Prince Harry Opens Up About Having Panic Attacks After Princess Diana's Death

Prince Harry
Pool/Reuters/Splash News

He's not going to keep it to himself any longer. Prince Harry recently opened up again about the pain he felt after the passing of his mother when he was 12, and even admitted that he suffered panic attacks after the loss.

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Harry got real in a new interview on Forces TV on Wednesday about how hard it was to cope as a child after Princess Diana died. He spoke with his good friend, Paralympic medal winner Dave Henson, ahead of the Invictus Games, and confessed that he even suffered panic attacks.

"In my case, suit and tie, every single time I was in any room with loads of people, which is quite often, I was just pouring with sweat, like heart beating -- boom, boom, boom, boom -- and literally just like a washing machine," the 32-year-old revealed.

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He continued, "I was like, 'Oh my God, get me out of here now... Oh, hang on, I can't get out of here, I have got to just hide it.'"

Harry also said that it took him a very long time to confront all his emotions about it. It was his time serving in Afghanistan that finally forced him to deal with the trauma, nearly 20 years after his mom died.

"Once I plucked my head out of the sand, post-Afghan ... it had a huge ... life changing moment for me," he confessed. "It was like, right, you are ... Prince Harry, you can do this, as long are you're not a complete tit, then you're gonna be able to get that support, because you've got the credibility of 10 years' service and therefore, you can really make a difference."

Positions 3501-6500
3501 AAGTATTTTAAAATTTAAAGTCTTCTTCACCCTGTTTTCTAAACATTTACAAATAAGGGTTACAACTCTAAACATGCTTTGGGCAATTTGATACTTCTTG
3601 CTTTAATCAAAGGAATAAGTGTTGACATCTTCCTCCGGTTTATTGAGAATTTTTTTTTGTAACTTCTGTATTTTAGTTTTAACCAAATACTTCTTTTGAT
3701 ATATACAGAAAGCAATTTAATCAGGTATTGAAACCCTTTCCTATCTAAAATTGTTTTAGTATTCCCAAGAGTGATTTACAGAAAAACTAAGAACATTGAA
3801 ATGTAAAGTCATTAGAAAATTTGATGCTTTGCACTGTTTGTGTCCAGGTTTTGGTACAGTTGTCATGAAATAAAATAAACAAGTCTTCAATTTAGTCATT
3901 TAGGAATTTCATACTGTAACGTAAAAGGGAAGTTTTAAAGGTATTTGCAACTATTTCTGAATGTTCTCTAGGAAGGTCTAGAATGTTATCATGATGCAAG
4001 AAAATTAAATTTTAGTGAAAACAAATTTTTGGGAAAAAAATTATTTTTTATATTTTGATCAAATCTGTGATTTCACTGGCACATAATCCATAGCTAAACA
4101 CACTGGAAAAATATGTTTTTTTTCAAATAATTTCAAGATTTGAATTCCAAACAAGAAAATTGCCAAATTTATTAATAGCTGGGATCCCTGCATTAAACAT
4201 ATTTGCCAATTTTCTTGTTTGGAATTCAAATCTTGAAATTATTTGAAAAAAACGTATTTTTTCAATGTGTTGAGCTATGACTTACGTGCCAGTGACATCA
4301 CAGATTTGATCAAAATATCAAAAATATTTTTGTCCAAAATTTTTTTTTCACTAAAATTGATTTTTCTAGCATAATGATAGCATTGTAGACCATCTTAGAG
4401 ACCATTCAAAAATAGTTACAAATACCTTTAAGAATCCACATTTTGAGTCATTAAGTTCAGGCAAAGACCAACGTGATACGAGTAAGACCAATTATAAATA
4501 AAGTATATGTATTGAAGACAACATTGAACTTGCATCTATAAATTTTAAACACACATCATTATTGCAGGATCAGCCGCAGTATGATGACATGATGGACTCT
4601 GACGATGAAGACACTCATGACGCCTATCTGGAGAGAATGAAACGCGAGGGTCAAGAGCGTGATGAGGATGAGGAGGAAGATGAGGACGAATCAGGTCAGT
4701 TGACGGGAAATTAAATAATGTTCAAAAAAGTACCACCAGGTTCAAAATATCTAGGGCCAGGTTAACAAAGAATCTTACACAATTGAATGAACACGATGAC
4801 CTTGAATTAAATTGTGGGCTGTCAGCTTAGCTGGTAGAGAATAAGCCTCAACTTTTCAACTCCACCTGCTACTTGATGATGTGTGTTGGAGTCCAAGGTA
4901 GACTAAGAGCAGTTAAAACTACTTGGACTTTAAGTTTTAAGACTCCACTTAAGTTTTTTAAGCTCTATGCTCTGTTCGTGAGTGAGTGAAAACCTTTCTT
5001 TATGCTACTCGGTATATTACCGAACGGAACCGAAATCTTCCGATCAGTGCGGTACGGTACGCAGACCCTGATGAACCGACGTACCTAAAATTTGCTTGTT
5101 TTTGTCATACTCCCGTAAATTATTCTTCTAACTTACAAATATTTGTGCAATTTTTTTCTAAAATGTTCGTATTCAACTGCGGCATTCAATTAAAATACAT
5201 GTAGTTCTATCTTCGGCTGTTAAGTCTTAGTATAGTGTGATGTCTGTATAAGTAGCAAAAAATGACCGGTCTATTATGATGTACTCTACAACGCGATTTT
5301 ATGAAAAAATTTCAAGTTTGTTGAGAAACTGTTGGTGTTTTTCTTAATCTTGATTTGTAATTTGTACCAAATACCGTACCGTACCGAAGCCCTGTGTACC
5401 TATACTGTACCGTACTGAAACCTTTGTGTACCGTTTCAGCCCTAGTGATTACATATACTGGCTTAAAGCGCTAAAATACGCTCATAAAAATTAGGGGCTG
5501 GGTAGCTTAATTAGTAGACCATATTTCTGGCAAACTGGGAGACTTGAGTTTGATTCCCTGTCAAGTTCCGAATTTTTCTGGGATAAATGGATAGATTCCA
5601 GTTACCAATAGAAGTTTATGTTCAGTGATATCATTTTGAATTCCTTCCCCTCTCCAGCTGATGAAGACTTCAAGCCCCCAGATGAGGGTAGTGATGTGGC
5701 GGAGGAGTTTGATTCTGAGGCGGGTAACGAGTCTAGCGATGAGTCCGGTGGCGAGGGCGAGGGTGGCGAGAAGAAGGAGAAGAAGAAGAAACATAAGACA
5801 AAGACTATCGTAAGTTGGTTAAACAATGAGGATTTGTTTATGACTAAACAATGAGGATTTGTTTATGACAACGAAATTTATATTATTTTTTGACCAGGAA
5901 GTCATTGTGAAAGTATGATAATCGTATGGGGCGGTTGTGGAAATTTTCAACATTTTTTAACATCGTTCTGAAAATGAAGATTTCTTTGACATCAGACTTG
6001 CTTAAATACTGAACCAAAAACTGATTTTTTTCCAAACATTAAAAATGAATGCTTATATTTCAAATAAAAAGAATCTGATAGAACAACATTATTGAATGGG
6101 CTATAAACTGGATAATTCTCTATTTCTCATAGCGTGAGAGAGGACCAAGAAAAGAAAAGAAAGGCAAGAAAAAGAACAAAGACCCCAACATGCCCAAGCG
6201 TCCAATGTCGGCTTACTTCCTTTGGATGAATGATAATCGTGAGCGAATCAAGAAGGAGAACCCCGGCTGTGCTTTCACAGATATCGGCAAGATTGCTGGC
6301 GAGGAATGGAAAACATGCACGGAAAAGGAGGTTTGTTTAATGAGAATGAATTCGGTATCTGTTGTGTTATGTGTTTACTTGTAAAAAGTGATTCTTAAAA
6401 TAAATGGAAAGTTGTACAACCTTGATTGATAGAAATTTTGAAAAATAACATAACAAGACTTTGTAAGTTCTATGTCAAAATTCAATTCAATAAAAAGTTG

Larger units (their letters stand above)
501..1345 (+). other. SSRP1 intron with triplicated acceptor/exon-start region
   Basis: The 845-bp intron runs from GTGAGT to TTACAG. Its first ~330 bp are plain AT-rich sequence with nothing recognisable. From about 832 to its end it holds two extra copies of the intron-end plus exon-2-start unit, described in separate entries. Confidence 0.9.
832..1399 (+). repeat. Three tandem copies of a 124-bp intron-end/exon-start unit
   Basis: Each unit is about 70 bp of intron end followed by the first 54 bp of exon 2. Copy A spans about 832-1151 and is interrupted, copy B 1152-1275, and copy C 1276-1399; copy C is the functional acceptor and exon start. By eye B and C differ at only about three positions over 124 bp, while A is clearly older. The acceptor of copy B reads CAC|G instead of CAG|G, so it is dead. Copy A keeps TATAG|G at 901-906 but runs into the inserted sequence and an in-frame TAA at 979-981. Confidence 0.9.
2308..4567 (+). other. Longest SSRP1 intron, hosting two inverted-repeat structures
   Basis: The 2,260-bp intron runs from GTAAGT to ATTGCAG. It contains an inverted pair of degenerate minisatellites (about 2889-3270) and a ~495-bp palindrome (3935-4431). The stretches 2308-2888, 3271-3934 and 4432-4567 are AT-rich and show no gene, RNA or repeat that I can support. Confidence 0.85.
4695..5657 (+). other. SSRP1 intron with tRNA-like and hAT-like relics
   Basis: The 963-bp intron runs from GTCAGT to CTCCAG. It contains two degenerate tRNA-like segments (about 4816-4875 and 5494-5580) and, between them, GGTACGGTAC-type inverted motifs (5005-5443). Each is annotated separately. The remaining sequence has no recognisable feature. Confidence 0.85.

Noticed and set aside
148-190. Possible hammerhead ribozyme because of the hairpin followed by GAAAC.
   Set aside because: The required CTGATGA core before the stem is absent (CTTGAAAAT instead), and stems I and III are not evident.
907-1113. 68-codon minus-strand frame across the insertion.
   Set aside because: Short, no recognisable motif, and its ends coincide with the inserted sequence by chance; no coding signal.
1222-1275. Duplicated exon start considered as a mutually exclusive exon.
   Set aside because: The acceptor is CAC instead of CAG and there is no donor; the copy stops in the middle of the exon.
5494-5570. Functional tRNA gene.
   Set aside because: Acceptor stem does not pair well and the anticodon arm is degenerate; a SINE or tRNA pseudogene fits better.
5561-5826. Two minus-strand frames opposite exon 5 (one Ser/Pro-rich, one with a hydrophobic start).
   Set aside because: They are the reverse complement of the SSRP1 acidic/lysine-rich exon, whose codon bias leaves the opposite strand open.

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Let's please add the fact that he called himself a "tit" to the never-ending list of reasons we adore Harry.

Anyway. Harry has gone out of his way in recent years to talk about mental health and destigmatize the need for help. In addition to helping himself process the grief and emotions that he kept buried for so long, he hopes to open the conversation with others.

He said that it helps to meet with other people who have suffered similar traumas, saying, "There's similarities there and you can help them and you can have a bit of banter. And the moment you have that banter, you can see them relax. You help yourself, so you can help others ... And I think that is hugely powerful."

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